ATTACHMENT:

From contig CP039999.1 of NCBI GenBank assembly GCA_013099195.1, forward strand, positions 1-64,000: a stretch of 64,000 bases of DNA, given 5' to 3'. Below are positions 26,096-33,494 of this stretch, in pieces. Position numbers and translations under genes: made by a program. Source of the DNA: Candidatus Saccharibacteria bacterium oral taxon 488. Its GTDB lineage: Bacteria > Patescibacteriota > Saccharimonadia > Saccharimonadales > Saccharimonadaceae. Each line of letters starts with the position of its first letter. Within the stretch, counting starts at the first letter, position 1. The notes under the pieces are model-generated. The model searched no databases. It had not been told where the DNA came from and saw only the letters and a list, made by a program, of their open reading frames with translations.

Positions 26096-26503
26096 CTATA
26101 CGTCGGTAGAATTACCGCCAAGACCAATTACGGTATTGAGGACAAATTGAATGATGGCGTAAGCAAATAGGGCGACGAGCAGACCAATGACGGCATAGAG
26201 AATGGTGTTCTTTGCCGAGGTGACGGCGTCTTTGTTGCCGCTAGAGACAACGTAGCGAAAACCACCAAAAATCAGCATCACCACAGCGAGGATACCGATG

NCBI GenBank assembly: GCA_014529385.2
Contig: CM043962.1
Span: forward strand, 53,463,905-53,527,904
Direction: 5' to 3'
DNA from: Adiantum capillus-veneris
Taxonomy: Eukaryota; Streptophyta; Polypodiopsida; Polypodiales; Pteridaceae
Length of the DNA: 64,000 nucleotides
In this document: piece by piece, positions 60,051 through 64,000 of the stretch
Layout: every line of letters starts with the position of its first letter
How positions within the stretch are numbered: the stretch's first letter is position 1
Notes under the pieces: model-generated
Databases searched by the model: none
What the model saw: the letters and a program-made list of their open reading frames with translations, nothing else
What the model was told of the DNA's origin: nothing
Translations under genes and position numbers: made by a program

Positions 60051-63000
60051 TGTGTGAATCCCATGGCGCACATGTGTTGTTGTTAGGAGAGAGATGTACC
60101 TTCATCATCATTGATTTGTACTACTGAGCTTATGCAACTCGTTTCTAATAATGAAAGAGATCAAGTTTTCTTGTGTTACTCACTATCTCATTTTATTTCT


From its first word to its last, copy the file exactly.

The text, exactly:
From contig CP039999.1 of NCBI GenBank assembly GCA_013099195.1, forward strand, positions 1-64,000: a stretch of 64,000 bases of DNA, given 5' to 3'. Below are positions 26,096-33,494 of this stretch, in pieces. Position numbers and translations under genes: made by a program. Source of the DNA: Candidatus Saccharibacteria bacterium oral taxon 488. Its GTDB lineage: Bacteria > Patescibacteriota > Saccharimonadia > Saccharimonadales > Saccharimonadaceae. Each line of letters starts with the position of its first letter. Within the stretch, counting starts at the first letter, position 1. The notes under the pieces are model-generated. The model searched no databases. It had not been told where the DNA came from and saw only the letters and a list, made by a program, of their open reading frames with translations.

Positions 26096-26503
26096 CTATA
26101 CGTCGGTAGAATTACCGCCAAGACCAATTACGGTATTGAGGACAAATTGAATGATGGCGTAAGCAAATAGGGCGACGAGCAGACCAATGACGGCATAGAG
26201 AATGGTGTTCTTTGCCGAGGTGACGGCGTCTTTGTTGCCGCTAGAGACAACGTAGCGAAAACCACCAAAAATCAGCATCACCACAGCGAGGATACCGATG

NCBI GenBank assembly: GCA_014529385.2
Contig: CM043962.1
Span: forward strand, 53,463,905-53,527,904
Direction: 5' to 3'
DNA from: Adiantum capillus-veneris
Taxonomy: Eukaryota; Streptophyta; Polypodiopsida; Polypodiales; Pteridaceae
Length of the DNA: 64,000 nucleotides
In this document: piece by piece, positions 60,051 through 64,000 of the stretch
Layout: every line of letters starts with the position of its first letter
How positions within the stretch are numbered: the stretch's first letter is position 1
Notes under the pieces: model-generated
Databases searched by the model: none
What the model saw: the letters and a program-made list of their open reading frames with translations, nothing else
What the model was told of the DNA's origin: nothing
Translations under genes and position numbers: made by a program

Positions 60051-63000
60051 TGTGTGAATCCCATGGCGCACATGTGTTGTTGTTAGGAGAGAGATGTACC
60101 TTCATCATCATTGATTTGTACTACTGAGCTTATGCAACTCGTTTCTAATAATGAAAGAGATCAAGTTTTCTTGTGTTACTCACTATCTCATTTTATTTCT